Trading Secrets – online? The future of scientific leadership in an increasingly virtual environment

Trading Secrets – online? The future of scientific leadership in an increasingly virtual environment

In 1989, when Tim Berners-Lee invented a ‘virtual room for interconnected information’ at CERN, the European Organization for Nuclear Research, it seems unlikely that the notion of an Amazon, Facebook or Netflix ever crossed his mind. He did not set out to reinvent global retail, social lives and entertainment. His ‘world wide web’ was intended to simplify the international exchange of scientific information.

Science, though, is global by nature, and over the centuries scientific endeavor has been fueled by the international exchange of ideas. Collaboration across borders continues to be an essential element in world-leading research. Exceptionally talented people have always understood that there is somebody outstanding from whom they can learn. The work of others inspires your own way of thinking and creativity. As Isaac Newton observed to Robert Hooke in 1675, researchers “stand on the shoulders of giants” to push science forward, collaborating and competing with colleagues around the globe.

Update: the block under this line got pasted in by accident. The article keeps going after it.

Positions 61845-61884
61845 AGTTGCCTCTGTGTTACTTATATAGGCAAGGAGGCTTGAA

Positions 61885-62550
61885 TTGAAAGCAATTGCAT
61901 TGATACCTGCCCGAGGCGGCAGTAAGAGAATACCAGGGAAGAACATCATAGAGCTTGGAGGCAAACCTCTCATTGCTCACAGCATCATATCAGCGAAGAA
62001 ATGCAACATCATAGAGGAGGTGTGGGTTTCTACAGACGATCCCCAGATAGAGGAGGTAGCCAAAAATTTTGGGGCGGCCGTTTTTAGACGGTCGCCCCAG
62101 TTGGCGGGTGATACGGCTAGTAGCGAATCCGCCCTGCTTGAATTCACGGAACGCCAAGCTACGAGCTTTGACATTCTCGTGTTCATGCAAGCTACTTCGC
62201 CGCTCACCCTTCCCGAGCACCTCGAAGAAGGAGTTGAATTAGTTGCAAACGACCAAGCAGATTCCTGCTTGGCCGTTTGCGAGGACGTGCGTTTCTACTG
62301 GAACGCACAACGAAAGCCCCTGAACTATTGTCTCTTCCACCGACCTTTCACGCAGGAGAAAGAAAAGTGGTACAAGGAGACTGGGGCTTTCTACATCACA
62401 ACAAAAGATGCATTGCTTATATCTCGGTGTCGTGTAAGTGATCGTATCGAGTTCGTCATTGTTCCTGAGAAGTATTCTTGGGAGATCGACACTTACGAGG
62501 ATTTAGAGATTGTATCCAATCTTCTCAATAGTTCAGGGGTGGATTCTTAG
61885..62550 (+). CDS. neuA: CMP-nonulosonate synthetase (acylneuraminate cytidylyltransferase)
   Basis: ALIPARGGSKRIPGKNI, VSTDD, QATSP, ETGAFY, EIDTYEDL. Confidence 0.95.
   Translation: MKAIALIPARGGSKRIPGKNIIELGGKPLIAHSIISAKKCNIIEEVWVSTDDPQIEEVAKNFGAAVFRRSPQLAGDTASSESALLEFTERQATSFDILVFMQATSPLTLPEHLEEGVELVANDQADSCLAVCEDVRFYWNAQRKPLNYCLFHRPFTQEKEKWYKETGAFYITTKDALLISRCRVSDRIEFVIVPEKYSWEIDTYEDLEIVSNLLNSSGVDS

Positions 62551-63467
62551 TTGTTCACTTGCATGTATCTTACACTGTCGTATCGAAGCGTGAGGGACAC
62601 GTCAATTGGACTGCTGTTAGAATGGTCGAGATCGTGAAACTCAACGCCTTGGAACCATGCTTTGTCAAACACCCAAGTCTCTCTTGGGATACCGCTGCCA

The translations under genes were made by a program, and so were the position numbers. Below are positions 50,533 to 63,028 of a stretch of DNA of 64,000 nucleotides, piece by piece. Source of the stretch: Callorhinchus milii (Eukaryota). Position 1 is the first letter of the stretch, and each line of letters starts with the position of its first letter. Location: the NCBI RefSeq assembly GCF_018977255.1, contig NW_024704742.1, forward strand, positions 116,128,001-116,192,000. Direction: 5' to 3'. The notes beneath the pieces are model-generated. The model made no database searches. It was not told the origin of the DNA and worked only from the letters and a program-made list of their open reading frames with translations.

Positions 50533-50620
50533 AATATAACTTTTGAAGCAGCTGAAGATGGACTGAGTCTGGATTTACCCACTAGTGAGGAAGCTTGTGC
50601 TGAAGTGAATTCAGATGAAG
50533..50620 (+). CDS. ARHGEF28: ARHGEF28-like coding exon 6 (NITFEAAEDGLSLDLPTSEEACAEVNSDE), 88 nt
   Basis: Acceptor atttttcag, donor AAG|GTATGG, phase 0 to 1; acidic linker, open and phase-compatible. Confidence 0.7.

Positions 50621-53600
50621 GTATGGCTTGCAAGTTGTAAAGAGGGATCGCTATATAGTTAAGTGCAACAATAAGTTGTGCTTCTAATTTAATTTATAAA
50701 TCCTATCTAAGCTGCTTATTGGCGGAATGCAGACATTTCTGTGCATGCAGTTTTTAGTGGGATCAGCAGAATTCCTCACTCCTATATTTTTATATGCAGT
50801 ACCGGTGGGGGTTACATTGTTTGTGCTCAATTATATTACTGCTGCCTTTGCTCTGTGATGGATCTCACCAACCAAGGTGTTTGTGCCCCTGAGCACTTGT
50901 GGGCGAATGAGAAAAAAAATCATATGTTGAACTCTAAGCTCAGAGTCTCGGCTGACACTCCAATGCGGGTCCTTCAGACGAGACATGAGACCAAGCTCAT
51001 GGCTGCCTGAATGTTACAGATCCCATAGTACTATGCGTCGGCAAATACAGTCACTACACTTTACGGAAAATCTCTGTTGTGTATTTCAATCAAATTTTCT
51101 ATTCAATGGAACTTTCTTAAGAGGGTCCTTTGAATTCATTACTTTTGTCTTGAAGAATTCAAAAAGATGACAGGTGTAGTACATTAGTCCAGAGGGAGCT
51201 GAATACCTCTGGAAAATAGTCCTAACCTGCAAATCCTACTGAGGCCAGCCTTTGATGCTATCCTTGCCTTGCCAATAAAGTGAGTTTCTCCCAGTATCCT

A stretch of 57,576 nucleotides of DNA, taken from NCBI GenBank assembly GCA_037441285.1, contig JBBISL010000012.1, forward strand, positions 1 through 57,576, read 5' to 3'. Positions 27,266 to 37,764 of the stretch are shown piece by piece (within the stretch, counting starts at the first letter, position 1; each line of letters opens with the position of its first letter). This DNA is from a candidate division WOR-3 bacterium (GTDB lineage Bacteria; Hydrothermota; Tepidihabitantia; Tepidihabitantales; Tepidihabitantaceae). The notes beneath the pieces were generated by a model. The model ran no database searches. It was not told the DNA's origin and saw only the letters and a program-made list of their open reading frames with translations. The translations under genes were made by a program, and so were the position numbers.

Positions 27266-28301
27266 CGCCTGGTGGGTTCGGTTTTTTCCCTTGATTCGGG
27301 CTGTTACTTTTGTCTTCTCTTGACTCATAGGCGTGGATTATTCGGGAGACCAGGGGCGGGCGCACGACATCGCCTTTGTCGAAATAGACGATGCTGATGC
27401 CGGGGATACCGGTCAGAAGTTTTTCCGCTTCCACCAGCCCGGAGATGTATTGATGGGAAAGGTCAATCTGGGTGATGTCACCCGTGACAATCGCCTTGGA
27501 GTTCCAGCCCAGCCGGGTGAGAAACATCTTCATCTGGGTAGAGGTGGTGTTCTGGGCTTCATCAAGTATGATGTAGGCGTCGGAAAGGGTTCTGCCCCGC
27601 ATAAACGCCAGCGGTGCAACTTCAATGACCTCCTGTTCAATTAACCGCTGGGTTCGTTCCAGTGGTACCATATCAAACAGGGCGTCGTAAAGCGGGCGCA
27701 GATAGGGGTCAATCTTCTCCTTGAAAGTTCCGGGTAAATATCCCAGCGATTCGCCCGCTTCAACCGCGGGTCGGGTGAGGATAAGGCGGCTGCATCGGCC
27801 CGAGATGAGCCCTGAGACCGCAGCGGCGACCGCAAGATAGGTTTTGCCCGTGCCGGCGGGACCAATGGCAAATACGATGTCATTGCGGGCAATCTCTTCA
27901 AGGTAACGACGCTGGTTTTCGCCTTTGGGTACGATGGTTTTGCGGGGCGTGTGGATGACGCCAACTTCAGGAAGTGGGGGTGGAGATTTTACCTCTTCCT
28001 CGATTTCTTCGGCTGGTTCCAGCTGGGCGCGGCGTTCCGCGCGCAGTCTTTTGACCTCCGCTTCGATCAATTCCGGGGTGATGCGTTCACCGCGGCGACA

In the early 1990s scientists were swift to embrace technology permitting instant communication and the easy exchange of ideas at low cost. Digitalization also allowed progress in video conferencing. Today, we exchange messages, articles, data and pictures, and discuss matters in real time, using our laptops and handsets. Instant communication is pivotal to the increase in collaboration and rapid spread of knowledge. The Royal Society noted that internationally collaborative articles published in leading journals had increased from 25% in 1996 to 35% in 2011. According to Buckminster Fuller, our knowledge in, for example, nanotechnology is doubling every two years. In clinical science this doubling of knowledge occurs every eighteen months. Increasingly, international cooperation is driven by the imperative to solve problems facing society in the 21st century, with scientists engaging peers and public alike through social media.